A medical malpractice case in Florida that was hampered by a trial error was the subject of a Florida Supreme Court decision, which was issued last week. In its decision the court established a new harmless error test in civil cases, placing the burden of proving that an error in the trial did not contribute to the verdict on the beneficiary of the error. The court also determined that witness intimidation played a role in the outcome of the case, and required a new trial be held.
The case concerned the death of a woman during childbirth in 2003. The plaintiff held that medical negligence in the monitoring of the Cesarean surgery, administration of spinal anesthesia, and response to subsequent cardiopulmonary arrest led to the death of the 38-year-old woman. The defense held that the woman suffered from a condition known as amniotic fluid embolus (AFE), where amniotic fluid mixes with the mother's blood, causing an allergic reaction which proved fatal.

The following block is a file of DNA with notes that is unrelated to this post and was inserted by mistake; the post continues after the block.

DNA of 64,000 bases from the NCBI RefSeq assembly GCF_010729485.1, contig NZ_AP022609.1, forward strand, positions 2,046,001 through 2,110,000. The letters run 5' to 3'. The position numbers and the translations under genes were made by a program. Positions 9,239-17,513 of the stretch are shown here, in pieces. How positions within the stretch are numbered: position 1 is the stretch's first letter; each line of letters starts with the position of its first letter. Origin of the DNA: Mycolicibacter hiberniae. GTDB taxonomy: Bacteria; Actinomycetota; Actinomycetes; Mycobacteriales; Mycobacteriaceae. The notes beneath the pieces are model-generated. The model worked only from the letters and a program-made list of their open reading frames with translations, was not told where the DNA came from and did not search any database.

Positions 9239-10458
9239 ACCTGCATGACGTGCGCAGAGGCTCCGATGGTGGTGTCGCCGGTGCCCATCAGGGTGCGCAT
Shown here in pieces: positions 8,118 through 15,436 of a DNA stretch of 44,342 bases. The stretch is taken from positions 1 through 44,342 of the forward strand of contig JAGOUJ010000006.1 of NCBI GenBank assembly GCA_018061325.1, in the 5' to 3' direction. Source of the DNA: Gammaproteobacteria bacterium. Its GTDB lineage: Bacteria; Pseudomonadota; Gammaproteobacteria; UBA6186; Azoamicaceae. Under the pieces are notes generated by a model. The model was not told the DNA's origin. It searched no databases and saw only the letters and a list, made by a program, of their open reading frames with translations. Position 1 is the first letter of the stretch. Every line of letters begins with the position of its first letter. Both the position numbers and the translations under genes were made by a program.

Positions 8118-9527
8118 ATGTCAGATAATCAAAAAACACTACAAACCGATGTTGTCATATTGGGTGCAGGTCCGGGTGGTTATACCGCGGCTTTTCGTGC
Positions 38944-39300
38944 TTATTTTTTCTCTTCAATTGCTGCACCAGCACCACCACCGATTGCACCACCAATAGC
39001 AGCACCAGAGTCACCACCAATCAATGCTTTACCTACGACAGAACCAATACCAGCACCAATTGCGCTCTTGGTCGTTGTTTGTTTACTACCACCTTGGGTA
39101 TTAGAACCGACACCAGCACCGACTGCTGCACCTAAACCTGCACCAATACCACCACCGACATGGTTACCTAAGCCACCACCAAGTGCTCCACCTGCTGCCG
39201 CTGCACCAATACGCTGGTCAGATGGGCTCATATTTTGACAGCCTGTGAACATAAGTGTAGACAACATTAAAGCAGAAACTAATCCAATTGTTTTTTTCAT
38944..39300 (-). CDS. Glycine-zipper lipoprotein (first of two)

The plaintiff argued against the AFE diagnosis, stating that the hospital routinely over-diagnosed AFE. In court the defense equated the rates of AFE at the hospital as being equivalent to the national average of 1 in 20,000 births. The defense stated that of the 20,000 births per year at the hospital, 1 or 2 involved AFE. However, prior to the trial, the defense had stated that there were only 2,200 births per year, "which the plaintiff argued would mean that the defendant hospital was over-estimating the incidence of AFE at the defendant hospital by about ten-fold." According to Medicalmalpracticelawyers.com, "The trail court did not permit the plaintiff to cross-examine the defense AFE expert as the above."
Supreme Court Decision
The court found that the trial court was in error in not allowing cross-examination, and that it was not possible to rule out the possibility that the factual error on which the cross-examination would have hinged may have altered the verdict of the case. The court then established that in civil cases, the beneficiary of an error must prove that this error did not contribute to the verdict of the case. The party claiming harmful error is obliged to bring this error to the attention of the court, after which the other party must "demonstrate that there is no reasonable possibility that the error contributed to the verdict.